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January 29, 1990 - Image 3

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The Michigan Daily, 1990-01-29

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The Michigan Daily - Monday, January 29, 1990 - Page 3

Housing labels recylin

by Christine Haynes
Daily Staff Writer
Four months after its imple-
mentation, Phase I of the Univer-
ity's residence hall recycling plan
been declared a definite success.
Introduced in September, the resi-
dence hall recycling program has
made recycling convenient for resi-
dents by placing separate bins for
newspapers, cardboard and non-recy-
clables in every corridor's waste dis-
posal center.
The program has dramatically de-
creased the amount of solid waste di-
'erted from local landfills, said
members of the Housing Division
and Plant Department Solid Waste
Management Task Force. The task
force, which launched the residence
hall recycling program, was formed
in January of 1988 through the
combined efforts of eight university

and community groups.
Although waste sorting is under-
way to determine the exact amount
of each type of waste diverted by the
program, housing estimates that ap-
proximately 13 to 15 percent of all
residence hall waste is being recy-
cled. This figure is lower than initial
'We've been very
effective in setting up
a system that has the
potential to be
efficient.'
- Buck Marks
Plant Department
Recycling Coordinator
projections but task torce members
are optimistic.

"I think we've been very effective
in setting up a system that has the
potential to be efficient," said Buck
Marks, Plant Department Recycling
Coordinator. Marks added that the
University now recycles about as
much in one month as it recycled all
of last year.
Because statistics indicate the
amount of newspaper and cardboard
recycled has remained constant dur-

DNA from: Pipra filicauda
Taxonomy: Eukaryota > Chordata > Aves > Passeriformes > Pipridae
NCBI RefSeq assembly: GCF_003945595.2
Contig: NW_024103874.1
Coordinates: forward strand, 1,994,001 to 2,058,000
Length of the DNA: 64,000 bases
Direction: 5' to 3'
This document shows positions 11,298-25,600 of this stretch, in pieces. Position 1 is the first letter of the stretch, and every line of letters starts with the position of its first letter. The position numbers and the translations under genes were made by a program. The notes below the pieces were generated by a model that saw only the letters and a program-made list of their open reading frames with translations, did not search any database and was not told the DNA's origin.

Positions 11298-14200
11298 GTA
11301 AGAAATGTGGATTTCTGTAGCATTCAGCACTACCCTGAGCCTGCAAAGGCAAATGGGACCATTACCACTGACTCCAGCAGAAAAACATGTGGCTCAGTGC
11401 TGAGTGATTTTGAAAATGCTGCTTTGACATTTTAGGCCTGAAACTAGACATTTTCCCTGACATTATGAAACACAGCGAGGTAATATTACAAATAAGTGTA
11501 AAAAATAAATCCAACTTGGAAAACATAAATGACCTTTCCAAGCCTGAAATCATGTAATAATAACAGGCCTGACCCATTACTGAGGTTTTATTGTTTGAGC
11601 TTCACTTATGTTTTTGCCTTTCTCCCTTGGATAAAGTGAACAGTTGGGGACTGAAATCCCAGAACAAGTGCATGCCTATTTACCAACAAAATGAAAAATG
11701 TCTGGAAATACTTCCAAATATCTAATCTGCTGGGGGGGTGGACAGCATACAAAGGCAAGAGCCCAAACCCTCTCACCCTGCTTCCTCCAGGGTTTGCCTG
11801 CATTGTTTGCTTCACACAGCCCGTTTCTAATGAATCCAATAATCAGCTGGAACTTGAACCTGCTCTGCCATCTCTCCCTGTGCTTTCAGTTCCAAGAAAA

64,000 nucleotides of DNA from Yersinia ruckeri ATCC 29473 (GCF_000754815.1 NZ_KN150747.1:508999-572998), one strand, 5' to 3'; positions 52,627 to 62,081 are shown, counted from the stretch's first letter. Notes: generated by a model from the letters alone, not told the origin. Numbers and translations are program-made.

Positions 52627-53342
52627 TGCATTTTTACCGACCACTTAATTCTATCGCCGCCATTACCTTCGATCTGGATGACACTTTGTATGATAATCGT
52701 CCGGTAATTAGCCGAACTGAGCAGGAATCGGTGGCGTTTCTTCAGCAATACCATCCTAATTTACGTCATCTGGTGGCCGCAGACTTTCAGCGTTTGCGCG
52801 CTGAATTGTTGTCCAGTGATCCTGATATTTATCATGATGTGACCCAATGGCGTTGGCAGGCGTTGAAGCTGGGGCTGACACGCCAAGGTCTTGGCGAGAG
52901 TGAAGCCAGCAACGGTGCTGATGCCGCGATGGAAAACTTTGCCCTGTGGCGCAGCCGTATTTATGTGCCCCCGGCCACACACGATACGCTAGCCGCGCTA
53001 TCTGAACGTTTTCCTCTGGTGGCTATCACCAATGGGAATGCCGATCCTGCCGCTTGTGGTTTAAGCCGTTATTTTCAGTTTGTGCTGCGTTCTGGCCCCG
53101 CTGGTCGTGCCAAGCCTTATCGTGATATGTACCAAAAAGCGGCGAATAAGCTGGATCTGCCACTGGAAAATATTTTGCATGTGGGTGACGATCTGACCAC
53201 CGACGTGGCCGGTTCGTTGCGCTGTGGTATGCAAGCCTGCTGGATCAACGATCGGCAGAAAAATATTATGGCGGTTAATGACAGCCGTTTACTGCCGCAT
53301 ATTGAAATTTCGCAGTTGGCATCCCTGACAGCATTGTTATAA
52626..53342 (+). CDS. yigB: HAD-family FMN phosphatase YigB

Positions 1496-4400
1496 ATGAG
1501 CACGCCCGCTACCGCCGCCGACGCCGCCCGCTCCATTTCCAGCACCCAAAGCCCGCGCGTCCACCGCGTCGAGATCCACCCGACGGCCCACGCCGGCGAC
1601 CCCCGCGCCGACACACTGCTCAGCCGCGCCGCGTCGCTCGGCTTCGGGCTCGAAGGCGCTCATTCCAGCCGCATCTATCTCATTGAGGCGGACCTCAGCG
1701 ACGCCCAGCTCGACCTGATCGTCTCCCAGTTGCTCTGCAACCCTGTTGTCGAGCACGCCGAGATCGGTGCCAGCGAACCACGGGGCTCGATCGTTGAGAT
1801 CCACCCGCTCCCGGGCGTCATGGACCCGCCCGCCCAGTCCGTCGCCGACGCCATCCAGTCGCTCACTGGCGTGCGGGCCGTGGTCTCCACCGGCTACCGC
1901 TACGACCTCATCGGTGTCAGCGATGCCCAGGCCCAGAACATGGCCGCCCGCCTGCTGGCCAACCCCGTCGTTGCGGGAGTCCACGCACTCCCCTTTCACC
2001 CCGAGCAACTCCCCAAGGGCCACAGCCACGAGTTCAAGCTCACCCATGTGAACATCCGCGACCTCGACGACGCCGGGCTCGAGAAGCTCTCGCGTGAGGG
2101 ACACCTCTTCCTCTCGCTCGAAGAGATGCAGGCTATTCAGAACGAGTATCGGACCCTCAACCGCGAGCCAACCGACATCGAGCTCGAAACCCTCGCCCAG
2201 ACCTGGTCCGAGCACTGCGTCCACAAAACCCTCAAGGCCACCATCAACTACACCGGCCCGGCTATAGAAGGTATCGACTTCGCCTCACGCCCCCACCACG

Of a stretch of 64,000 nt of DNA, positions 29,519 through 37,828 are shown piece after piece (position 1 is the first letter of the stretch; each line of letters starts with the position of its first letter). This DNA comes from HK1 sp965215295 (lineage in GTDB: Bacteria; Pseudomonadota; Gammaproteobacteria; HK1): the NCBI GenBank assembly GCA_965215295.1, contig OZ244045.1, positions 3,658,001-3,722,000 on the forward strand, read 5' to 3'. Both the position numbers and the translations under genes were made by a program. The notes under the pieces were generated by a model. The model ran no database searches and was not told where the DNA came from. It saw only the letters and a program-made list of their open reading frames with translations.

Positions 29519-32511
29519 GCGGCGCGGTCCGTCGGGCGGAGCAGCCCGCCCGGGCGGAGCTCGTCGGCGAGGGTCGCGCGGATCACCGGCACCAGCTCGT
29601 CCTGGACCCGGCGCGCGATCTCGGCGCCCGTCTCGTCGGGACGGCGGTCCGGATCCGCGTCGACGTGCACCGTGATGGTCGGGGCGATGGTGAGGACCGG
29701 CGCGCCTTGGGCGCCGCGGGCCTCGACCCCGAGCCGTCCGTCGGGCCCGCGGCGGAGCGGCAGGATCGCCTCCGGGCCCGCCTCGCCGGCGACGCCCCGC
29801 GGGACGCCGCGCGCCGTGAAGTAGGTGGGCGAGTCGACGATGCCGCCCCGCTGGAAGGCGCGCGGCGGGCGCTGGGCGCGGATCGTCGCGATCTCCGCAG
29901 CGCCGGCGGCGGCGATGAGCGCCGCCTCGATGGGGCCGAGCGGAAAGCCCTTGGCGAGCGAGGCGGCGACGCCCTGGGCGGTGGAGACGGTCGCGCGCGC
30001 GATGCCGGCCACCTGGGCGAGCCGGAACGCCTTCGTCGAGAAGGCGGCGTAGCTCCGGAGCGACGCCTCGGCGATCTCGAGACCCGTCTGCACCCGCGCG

ing the last four months, task force
members believe student participa-
tion has been steady throughout the
advent of the program.
In an effort to encourage more
student participation, the Plant De-
partment and housing are utilizing
posters, mailings, educational pre-
sentations and advertisements in the
student directory to increase aware-
ness of environmental issues.
Housing is also striving to fulfill

g progi
its obligation to the market for recy-
cled goods by printing its documents
and publications on recycled paper.
Phase I of the program will be
expanded in March by the collection
of newspapers in Northwood family
housing.
Recycling of glass and metal
waste, Phase II of the task force's
plan, may depend upon state legisla-
tion, said George SanFacon, housing
facilities director and co-chair of the
task force.
SanFacon said other recycling
programs for paper goods will most
likely appear on campus before the
University allots funding for diver-
sion of high-cost recyclables such as
metal and glass.
While task force members realize
there is room for growth and im-

am as
provement in the recycling program,
they are also very pleased with what
the plan has achieved so far.
Amy Schultz, resident director in
South Quad and member of the task
force, summarized the past four
months saying, "In general, the pro-
gram has been a gleaming success,
particularly because we're one of the
few schools in the country that has
such an elaborate program."

uccess
SanFacon emphasized that the
University recycling program is vol-
untary and housing's role is merely
to make students aware of their
choices while encouraging them to
make a difference.
However, Schultz maintained
that because housing's program
makes recycling so convenient for
the resident, "There's no reason for
the student not to recycle."

'In general, the
program has been a
gleaming success.'
- Amy Schultz
South Quad R.D.

Shevardnadze denies
any threat to Gorbachev
Claims Soviet Premier is widely supported

MOSCOW (AP) - Foreign Minister Ed-
uard Shevardnadze said there is no danger of
Mikhail Gorbachev being toppled from power
but that Western nations worry about it be-
cause they want his reforms to succeed.
"I believe that this particular preoccupation
stems from sincere feelings, from sincere sup-
port for the process of perestroika that is under
way in the Soviet Union," Shevardnadze told